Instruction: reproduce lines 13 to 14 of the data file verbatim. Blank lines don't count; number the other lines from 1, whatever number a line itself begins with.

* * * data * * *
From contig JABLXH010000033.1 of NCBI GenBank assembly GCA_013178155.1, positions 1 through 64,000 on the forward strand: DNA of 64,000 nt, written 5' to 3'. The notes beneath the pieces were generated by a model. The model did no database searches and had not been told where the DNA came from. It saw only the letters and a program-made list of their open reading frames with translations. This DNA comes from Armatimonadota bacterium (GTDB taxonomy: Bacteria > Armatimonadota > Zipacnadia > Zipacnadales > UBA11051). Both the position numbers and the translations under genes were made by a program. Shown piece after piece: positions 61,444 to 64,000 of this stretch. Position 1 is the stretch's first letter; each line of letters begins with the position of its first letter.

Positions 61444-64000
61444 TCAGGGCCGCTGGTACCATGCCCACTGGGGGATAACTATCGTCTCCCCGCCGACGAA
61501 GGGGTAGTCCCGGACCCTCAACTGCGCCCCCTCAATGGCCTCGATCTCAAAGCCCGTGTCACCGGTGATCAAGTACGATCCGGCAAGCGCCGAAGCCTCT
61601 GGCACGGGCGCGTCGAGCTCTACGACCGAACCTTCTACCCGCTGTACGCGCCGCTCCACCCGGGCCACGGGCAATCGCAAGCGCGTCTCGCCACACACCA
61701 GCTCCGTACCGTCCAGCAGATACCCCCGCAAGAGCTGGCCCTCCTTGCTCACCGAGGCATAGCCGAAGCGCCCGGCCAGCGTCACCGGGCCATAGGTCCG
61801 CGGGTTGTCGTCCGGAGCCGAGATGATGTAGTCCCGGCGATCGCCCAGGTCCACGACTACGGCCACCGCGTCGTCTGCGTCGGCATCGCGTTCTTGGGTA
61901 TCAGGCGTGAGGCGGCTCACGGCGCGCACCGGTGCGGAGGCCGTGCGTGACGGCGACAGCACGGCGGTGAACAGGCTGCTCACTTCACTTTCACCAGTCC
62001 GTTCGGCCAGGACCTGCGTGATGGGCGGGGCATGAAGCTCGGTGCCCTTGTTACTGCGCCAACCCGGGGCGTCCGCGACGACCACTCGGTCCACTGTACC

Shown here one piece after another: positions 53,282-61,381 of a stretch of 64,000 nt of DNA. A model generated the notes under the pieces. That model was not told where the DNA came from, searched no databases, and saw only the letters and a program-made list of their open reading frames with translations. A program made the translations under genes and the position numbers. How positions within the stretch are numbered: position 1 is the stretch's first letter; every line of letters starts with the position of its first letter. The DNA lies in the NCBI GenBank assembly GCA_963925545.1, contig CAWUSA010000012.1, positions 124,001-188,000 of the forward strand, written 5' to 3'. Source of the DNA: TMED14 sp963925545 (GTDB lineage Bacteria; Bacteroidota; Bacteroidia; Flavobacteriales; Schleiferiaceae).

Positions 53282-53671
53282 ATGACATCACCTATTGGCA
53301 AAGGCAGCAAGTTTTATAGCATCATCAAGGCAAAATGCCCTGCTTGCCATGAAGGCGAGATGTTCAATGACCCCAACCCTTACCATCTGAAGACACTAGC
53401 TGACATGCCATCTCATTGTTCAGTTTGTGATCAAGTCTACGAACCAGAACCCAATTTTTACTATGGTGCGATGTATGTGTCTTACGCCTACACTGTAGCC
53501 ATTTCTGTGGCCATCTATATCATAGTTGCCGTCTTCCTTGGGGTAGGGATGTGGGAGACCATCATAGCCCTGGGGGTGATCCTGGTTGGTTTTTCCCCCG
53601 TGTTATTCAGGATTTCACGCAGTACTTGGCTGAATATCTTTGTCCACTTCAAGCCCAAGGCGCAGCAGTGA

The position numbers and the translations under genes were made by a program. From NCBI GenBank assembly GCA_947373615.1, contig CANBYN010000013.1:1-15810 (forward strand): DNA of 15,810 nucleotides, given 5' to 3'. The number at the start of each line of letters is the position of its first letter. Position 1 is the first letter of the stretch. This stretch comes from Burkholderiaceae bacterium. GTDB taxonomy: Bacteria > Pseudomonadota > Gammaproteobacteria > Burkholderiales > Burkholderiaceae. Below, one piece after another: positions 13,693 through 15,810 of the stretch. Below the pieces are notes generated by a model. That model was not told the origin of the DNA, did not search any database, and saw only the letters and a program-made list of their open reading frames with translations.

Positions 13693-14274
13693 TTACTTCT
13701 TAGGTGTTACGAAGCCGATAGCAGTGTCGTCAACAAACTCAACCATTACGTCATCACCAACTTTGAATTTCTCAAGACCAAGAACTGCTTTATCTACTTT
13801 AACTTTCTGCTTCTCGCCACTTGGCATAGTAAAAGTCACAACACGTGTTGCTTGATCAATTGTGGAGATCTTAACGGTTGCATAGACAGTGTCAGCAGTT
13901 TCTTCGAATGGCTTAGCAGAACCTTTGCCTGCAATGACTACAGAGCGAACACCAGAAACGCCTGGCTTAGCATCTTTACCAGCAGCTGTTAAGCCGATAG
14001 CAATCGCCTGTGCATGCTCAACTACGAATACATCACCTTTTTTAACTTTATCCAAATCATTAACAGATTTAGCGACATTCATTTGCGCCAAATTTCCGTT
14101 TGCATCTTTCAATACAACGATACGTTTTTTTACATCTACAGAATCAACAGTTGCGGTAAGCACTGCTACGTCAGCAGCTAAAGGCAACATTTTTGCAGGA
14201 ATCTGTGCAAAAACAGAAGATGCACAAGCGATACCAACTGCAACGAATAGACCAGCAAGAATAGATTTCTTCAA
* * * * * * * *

53301 AAGGCAGCAAGTTTTATAGCATCATCAAGGCAAAATGCCCTGCTTGCCATGAAGGCGAGATGTTCAATGACCCCAACCCTTACCATCTGAAGACACTAGC
53401 TGACATGCCATCTCATTGTTCAGTTTGTGATCAAGTCTACGAACCAGAACCCAATTTTTACTATGGTGCGATGTATGTGTCTTACGCCTACACTGTAGCC